Mental Health

Prisons House 10 Times As Many Mentally Ill Americans As State Hospitals

| by Sarah Fruchtnicht

Prisons are home to 10 times as many mentally ill Americans as state psychiatric facilities, according to a report published Tuesday.

According to the report, from the Treatment Advocacy Center and the National Sheriff’s Association, the health of the majority of mentally ill inmates deteriorates while incarcerated.

“We have placed more than 300,000 severely mentally ill individuals in prisons and jails that are neither equipped nor staffed to handle such problems,” the report reads. "We subsequently have made it very difficult to treat the mentally ill inmates, put restriction on other options for controlling their behavior, and then blamed the prison and jail administrators when they fail. It is a situation that is grossly unfair to both the inmates and the corrections officials and should be the subject of public outrage and official action.”

Dr. E. Fuller Torrey, founder of the Treatment Advocacy Center and lead author of the report, says the number of incarcerated mentally ill is on par with the system in place in the 1830s.

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“We’ve basically gone back to where we were 170 years ago,” Torrey told Kaiser Health News. “We are doing an abysmal job of treating people with serious mental illnesses in this country. It is both inhumane and shocking the way we have dumped them into the state prisons and the local jails.”

“In 44 of the 50 states and the District of Columbia, a prison or jail in that state holds more individuals with serious mental illness than the largest remaining state psychiatric hospital,” the report states. “For example, in Ohio, 10 state prisons and two county jails each hold more mentally ill inmates than does the largest remaining state hospital.”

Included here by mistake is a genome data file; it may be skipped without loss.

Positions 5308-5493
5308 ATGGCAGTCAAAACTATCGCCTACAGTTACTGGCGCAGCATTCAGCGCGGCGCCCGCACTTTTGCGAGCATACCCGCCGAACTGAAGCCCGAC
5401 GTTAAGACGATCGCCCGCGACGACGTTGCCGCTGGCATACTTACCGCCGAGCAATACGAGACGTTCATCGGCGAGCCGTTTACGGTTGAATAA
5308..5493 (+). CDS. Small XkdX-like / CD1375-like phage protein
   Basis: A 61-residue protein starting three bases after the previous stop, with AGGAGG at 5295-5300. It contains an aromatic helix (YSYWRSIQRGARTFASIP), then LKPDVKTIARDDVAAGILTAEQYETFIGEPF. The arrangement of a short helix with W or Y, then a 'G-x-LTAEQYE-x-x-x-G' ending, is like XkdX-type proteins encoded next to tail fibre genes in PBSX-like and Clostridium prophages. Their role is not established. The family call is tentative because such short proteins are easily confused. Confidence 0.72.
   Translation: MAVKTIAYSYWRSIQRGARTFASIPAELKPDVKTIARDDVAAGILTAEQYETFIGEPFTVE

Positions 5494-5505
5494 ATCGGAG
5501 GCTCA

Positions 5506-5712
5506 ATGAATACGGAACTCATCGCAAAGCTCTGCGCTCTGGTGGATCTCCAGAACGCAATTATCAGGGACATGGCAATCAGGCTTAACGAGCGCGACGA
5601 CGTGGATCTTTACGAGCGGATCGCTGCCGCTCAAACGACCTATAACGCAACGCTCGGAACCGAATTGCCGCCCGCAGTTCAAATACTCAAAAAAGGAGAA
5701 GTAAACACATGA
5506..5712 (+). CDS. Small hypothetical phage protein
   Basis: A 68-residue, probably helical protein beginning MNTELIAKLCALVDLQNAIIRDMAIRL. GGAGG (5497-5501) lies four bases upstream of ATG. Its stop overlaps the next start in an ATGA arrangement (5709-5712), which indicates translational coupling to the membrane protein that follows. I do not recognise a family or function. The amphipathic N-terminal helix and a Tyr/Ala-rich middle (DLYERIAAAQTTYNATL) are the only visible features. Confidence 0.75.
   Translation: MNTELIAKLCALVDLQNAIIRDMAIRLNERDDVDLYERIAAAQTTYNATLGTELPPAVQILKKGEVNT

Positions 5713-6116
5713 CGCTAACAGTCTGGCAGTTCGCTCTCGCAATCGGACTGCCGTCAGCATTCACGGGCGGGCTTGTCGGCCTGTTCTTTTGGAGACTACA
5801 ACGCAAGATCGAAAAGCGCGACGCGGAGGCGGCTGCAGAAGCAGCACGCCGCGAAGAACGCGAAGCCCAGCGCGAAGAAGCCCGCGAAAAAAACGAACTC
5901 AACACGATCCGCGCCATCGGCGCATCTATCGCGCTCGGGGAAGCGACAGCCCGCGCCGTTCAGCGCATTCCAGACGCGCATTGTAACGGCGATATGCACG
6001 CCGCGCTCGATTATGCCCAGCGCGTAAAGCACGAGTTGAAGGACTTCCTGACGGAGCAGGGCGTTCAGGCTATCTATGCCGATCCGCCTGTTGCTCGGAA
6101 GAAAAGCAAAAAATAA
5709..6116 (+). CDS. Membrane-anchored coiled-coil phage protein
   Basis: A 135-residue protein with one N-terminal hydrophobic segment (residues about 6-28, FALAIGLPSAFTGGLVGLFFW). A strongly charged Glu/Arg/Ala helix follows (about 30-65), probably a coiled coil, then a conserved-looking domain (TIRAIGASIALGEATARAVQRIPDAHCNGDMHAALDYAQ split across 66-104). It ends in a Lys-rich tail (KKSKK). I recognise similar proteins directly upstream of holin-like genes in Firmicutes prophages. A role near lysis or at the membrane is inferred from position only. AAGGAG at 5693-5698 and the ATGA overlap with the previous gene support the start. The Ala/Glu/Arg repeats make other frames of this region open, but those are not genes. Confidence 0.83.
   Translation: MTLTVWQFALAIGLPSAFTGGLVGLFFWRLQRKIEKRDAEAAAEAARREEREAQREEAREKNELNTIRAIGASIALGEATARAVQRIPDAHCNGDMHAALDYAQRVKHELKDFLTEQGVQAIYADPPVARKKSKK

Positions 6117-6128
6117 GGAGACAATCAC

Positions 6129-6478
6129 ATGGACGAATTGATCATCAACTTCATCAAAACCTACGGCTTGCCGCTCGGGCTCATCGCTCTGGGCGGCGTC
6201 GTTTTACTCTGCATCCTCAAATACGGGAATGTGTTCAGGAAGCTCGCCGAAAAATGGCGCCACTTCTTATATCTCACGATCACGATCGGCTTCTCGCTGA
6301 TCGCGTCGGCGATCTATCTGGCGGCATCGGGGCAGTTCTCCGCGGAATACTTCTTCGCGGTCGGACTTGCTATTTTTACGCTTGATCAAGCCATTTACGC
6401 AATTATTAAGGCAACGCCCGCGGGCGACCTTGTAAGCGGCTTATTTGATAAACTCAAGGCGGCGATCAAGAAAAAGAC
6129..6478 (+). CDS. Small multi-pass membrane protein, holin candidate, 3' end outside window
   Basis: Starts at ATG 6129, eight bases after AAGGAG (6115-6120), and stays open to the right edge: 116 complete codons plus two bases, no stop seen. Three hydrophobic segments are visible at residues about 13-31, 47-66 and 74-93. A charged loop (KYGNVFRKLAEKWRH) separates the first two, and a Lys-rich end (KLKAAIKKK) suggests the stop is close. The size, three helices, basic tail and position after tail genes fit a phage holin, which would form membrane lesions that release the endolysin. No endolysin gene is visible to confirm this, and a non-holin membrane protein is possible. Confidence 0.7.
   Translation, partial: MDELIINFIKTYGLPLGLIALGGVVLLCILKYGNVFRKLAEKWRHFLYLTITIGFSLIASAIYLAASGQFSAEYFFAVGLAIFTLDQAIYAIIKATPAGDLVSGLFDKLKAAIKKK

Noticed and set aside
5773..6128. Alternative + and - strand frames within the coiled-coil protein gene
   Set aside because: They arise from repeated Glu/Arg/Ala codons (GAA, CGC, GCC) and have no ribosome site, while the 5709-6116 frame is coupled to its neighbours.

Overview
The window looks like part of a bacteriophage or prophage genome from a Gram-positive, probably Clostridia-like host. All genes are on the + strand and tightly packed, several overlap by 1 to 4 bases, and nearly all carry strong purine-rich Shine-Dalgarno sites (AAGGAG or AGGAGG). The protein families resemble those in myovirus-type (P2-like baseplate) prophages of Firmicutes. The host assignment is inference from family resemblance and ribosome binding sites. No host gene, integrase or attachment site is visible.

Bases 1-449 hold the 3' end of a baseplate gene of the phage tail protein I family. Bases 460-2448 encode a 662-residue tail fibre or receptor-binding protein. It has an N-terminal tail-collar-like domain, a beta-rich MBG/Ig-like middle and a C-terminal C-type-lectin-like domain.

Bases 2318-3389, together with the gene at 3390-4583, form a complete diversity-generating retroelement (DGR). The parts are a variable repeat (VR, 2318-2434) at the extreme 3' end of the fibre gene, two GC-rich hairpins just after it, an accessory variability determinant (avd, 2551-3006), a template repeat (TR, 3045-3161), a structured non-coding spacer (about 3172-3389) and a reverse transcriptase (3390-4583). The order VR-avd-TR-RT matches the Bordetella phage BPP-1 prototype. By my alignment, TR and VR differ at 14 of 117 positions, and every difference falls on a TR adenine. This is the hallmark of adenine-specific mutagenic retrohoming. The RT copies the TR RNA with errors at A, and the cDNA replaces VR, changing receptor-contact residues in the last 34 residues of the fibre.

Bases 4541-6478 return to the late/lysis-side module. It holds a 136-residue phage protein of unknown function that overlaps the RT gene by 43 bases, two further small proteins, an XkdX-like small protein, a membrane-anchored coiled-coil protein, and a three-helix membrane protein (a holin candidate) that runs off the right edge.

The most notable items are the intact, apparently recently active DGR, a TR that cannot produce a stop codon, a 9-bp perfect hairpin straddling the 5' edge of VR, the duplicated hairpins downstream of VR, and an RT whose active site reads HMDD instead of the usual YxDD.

Mentally ill prisoners have higher recidivism rates, which compounds the cost to the American taxpayer. 

“By shifting the venue of these mentally ill individuals from hospitals to prisons and jails, we have succeeded in replicating the abysmal conditions of the past but in a nonclinical setting whose fundamental purpose is not medical in nature," the report reads.

But mentally ill inmates involuntarily committed to state hospitals don't appear to be faring any better than those in prison. 

A Massachusetts mother filed a lawsuit against the state prisons department this month, claiming her 31-year-old son, who is diagnosed with paranoid schizophrenia, has been restrained and left in solitary confinement for hours at a time at Bridgewater State Hospital.

Joanne Minich says the health of her son Peter, who has been deprived of human contact and exercise for more than 6,300 hours since January 2013, is in decline.

Peter was civilly committed to Bridgewater for allegedly assaulting a staff member at another state mental health facility. He was never convicted of a crime.

"My son has an illness, in the same sense as someone with cancer or dementia," Joanne Minich said in a statement. "The last place he belongs is in a seclusion room behind a solid steel door."

Sources: Al Jazeera, ThinkProgress, MassLive